Anger: A Positive Energizer? Or An Easy Fix?

by Sheri McGregor

anger of adult child's rejectionLet’s start with the positive. Anger floods us with adrenaline (also known as epinephrine), so it can push a person to take action. Some of the biggest advances in history may have started with anger, or a form of anger such as frustration. Women’s right to vote, say. Or the need to find some way to read at night besides by candlelight.

Anger can be a motivator.

In the case of an adult child’s betrayal, anger can motivate parents to take positive action to help themselves. That can mean deciding not to allow your estranged adult child to further manipulate you. Maybe you decide to get counseling or take down some photographs that remind you of the pain. Or perhaps you will no longer allow an estranged child to define you. Instead, you give yourself credit for doing your best—and assign your child responsibility for his or her own life and choices.

Anger in the form of self-preservation might also spill over to acts to protect other family members. Maybe that means changing the locks, or making express statements in your Will. Your situation is unique.

 Anger as a crutch.

However, anger can also become a crutch–an easy “fix” that feels better than recognizing, admitting, and experiencing what’s at its core: realities such as vulnerability and the sting of rejection. Along with the adrenaline, our bodies react with the calming norepenephrine. So feeling anger can actually have a soothing effect (that feels better than emotional pain).

What’s wrong with that? Anger can have a dark side.

In the case of being wrongfully accused or unjustly rejected, anger might be expressed as indignant disbelief. That sometimes leads to an attempt to elevate yourself above those who hurt you.

Most of us have heard the expression, “I’ll show you.” The words are often accompanied by an attitude that sets a person toward accomplishment. But when it comes to anger over someone’s hurt, the attitude could morph into something more like, “I’ll get even,” or “You haven’t seen anything yet.” While that might feel satisfying in the moment, the win is probably temporary. Many of us believe that two wrongs don’t make a right.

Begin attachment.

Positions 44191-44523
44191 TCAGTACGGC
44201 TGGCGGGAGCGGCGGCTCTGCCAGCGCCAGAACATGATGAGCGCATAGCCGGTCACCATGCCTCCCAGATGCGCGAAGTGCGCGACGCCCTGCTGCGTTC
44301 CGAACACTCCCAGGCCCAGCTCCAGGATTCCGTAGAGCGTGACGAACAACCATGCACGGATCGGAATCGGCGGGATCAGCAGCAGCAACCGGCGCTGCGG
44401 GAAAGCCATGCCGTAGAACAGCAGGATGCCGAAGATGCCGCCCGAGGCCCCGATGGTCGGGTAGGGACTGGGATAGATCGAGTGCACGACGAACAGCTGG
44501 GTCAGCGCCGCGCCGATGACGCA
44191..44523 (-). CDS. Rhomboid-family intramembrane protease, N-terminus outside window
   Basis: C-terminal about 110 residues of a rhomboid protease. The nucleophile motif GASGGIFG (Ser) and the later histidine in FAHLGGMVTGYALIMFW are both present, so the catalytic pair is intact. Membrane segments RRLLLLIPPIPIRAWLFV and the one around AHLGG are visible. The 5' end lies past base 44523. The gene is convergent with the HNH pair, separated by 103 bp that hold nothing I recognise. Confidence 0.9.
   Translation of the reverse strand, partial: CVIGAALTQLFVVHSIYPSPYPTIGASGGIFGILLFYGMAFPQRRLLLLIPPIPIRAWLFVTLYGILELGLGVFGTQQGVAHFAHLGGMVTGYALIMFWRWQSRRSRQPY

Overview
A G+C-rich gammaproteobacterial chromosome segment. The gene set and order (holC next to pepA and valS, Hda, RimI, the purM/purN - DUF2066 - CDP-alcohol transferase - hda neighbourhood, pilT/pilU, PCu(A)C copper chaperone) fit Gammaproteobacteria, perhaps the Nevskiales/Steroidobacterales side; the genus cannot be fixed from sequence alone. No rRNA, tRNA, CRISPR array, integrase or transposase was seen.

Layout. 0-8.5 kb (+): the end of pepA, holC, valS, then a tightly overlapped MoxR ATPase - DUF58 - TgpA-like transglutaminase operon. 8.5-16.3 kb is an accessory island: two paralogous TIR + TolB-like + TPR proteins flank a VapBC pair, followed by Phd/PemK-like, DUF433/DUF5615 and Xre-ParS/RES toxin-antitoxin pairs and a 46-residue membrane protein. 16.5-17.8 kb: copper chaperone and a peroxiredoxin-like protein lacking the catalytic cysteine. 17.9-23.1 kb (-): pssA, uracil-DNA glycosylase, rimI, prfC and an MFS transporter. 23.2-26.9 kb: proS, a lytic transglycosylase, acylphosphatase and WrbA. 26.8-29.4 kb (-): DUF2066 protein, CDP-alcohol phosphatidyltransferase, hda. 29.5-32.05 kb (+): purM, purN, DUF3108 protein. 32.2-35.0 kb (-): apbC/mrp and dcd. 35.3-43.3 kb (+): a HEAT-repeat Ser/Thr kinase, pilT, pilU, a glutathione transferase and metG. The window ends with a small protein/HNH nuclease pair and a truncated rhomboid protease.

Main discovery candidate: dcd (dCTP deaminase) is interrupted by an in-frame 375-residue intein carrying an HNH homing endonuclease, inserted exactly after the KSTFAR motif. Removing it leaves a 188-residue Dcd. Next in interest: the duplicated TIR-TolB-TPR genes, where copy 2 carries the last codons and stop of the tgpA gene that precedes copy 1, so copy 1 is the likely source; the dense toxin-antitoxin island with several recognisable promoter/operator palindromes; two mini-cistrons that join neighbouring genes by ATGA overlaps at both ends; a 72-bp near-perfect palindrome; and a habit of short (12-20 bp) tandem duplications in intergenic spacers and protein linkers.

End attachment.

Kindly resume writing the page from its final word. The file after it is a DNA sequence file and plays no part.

Wouldn’t it feel better to have stepped back, thought about the situation, and responded to anger in a way that helps you feel good about yourself now—and later?

While people in the same situation might rally around anger because it represents their own feelings, or helps them feel better, anger can also become a wall. It can be off-putting to others (when we may need them the most).

It can be a scary thing to witness a person’s anger. So, while anger may act as a motivator, if we lean on it to the point of hurting other people, expecting them to also be angry, or get caught up in its expression and the chemical responses it elicits inside us, anger can end up hurting us.

Anger as a mask.

Anger can make us feel powerful, and also keep us from examining the emotions that lie beneath. In the case of an estranged parent, anger may protect us from admitting the horrible pain we feel over the rejection, and cover up the devastating way a child’s rejection threatens our identity.

Expressing anger may be a way to save face with others as well as ease our pain. It can be a sort of false bravado, because it’s less humiliating to pretend we’re strong, or that we don’t care, than allow other people to see how hurt we really are. Just because someone looks strong doesn’t mean they are. And even the strongest among us are at times vulnerable to feelings such as sadness, inadequacy, fear, or shame.

Don’t get stuck in anger.

If you’re having trouble with anger—whether it makes you uncomfortable, distresses those around you, or has become your go-to—be kind and forgiving to yourself. It is, after all, a natural reaction. But don’t get stuck in anger.

Rather, cultivate what might be more genuine strengths that will help you over time. Things like self-control in your thinking, speech, and actions. Patience that you can’t fix everything you’d like to right now (or maybe not ever), and patience with yourself as you move forward on this journey to reclaiming your life, happiness, and self-worth.

Watch for more articles in the future. For now, here is some related reading:

When your child rejects you: First steps to getting past anger

Books to help with anger

How to cope when an adult child cuts you out of their life

 

 

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